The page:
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Acoustic monitoring for baleen whale vocalizations off southern Oman, 2020 to 2022
Salvatore Cerchio, Andrew Willson, Danielle Cholewiak, Meredith Sackett, Suaad Al Harthi, Robert Baldwin, Tim Collins, Gianna Minton, Maia Sarrouf Willson
Paper SC/69A/CMP/12/Rev1 reports on acoustic monitoring for blue whales and other baleen whales off the southern coast of Oman, funded in part by the IWC SC in 2020. Autonomous acoustic recorders were deployed in deep continental slope waters off Ras al Hasik, Dhofar, in southern Oman during the period November 2020 to April 2022, in a region were humpback whales, blue whales and Bryde’s whales have been documented on boat surveys, and previous acoustic monitoring from the shelf has described the temporal distribution of humpback whale song and NWIO song attributed to blue whale. In addition to humpback song, four different songs/vocalizations were detected throughout the recording period, including NWIO song, CIO (Sri Lanka) blue whale song, and two vocalizations that have not been attributed to species, one of which (dubbed Long-107Hz) is novel and previously unreported. While NWIO song was the most extensively documented, the presence of CIO song raises the possibility that the blue whales off Oman might belong to the CIO/Sri Lanka acoustic population, and that NWIO song may instead be attributed to Bryde’s whales. Alternatively, the current hypothesis that NWIO song and CIO song represent two different acoustic populations may be correct, indicating that the two populations’ ranges overlap in southern Oman, and the novel vocalization may be attributed to Bryde’s whales. Further research is recommended to distinguish between these scenarios. Humpback whale song was documented during the boreal winter breeding season, however at dramatically reduced frequency of occurrence as compared to the previous acoustic monitoring in 2011/2012. These data imply a potential distribution shift of the Arabian Sea humpback whale population, as also suggested in SC/69A/CMP/XX from visual survey data.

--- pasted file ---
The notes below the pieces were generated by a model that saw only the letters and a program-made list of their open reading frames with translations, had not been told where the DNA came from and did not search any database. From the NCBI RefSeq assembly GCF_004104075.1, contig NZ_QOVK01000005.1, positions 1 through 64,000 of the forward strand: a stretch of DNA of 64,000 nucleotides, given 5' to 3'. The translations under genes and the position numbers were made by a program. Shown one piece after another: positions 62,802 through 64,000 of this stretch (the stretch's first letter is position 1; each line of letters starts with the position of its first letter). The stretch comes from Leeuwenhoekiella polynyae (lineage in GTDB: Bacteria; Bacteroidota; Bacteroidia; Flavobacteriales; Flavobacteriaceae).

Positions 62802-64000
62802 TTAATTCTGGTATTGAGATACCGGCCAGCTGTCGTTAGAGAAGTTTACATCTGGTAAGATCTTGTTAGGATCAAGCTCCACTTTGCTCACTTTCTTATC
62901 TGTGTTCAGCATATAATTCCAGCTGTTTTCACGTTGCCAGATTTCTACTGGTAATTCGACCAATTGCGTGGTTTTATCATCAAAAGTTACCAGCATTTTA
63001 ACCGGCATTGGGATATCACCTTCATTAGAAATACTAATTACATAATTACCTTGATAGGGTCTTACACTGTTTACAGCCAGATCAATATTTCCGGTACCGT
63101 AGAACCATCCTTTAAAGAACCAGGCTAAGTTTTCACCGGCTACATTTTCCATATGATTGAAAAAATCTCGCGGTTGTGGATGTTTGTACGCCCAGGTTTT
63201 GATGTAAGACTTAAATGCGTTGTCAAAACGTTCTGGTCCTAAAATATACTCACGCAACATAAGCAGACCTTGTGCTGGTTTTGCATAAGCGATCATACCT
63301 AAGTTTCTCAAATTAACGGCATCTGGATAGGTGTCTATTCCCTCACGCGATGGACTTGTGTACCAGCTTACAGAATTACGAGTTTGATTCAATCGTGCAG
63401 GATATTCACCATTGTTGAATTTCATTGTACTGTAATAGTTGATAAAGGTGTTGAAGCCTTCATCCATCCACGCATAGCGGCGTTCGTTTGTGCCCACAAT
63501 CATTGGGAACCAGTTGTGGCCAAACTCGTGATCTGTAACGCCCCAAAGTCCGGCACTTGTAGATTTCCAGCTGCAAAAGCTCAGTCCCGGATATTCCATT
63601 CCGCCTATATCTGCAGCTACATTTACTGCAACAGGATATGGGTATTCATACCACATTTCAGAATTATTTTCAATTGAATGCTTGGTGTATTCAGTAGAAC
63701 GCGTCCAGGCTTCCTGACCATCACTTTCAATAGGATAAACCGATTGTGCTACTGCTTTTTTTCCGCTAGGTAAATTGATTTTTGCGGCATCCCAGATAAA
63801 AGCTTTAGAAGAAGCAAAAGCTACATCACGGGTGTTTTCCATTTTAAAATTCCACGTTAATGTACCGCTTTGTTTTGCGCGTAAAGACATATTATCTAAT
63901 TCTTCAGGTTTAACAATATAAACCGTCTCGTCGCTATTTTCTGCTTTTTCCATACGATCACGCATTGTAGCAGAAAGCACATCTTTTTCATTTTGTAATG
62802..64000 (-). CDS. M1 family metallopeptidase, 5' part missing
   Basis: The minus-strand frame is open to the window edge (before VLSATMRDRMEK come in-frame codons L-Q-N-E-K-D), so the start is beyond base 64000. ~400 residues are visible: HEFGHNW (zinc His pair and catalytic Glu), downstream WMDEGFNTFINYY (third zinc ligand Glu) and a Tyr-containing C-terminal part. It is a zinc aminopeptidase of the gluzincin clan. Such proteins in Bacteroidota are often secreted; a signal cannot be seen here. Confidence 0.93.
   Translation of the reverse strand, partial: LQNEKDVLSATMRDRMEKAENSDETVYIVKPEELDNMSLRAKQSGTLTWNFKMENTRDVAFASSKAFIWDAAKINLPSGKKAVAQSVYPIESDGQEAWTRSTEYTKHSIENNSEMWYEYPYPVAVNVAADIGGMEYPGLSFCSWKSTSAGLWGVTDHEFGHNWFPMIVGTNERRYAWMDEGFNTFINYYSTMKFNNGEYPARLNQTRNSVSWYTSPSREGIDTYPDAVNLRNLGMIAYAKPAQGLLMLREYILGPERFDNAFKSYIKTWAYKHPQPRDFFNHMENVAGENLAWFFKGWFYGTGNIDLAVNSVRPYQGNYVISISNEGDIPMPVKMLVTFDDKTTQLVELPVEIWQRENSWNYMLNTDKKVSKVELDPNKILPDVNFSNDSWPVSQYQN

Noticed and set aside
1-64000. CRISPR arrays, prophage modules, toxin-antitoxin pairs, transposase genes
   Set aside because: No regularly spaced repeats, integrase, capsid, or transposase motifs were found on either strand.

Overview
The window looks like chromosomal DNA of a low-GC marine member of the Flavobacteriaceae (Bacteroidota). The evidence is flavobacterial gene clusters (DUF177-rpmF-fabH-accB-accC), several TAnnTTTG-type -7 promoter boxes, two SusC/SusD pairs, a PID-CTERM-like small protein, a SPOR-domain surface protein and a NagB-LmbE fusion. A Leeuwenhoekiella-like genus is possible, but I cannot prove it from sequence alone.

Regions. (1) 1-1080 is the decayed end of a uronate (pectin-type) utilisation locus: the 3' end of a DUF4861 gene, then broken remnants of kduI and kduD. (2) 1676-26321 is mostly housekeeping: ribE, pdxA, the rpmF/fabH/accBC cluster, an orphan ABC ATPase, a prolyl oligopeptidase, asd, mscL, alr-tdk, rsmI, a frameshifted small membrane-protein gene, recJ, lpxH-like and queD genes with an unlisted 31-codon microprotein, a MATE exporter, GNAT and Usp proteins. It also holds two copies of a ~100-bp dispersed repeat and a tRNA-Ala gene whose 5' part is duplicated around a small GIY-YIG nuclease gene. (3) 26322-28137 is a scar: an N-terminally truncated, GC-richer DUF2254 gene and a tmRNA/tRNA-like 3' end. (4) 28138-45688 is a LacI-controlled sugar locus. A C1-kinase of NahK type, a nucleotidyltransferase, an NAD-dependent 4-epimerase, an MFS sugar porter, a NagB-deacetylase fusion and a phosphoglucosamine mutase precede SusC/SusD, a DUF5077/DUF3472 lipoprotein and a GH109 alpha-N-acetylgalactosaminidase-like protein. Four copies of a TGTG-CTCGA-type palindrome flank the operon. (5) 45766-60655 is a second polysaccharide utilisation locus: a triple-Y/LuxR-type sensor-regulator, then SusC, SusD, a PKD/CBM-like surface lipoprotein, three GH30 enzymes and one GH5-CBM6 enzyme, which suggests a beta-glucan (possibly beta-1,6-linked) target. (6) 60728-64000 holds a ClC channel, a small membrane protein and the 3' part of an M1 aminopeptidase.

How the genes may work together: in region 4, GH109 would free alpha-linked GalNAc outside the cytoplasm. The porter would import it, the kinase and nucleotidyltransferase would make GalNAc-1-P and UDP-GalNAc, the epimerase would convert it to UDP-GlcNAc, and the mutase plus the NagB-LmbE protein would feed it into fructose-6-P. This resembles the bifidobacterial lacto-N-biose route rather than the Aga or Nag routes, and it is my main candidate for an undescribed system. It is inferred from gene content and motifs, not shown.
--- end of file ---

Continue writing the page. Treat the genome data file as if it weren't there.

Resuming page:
he waters off the coast of Oman have been documented as habitat for endangered populations of Arabian Sea humpback whales (ASHW), North Indian Ocean blue whales, and two poorly studied populations of Bryde’s whales. In order to assess the population identity and presence of baleen whales off southern Oman, autonomous acoustic recorders were deployed in deep continental slope waters off Ras al Hasik, Dhofar, during the period March 2020 to April 2022, with an approximately one-year gap in recording effort between October 2020 and November 2021 due to malfunction of equipment. Humpback whales, blue whales and Bryde’s whales have all been sighted during boat surveys in this region, and previous acoustic monitoring from the shelf has described the temporal distribution of humpback whale song and the putative Northwest Indian Ocean (NWIO) blue whale song. In these recent deployments humpback whale song was documented during the boreal winter breeding season in 2020 (late season only) and 2022, however at dramatically reduced frequency of occurrence compared to the previous acoustic monitoring in 2011/2012. These data imply a potential distribution shift of the Arabian Sea humpback whale population, as also suggested from the absence of ASHW sightings in the same area during boat surveys in March 2021.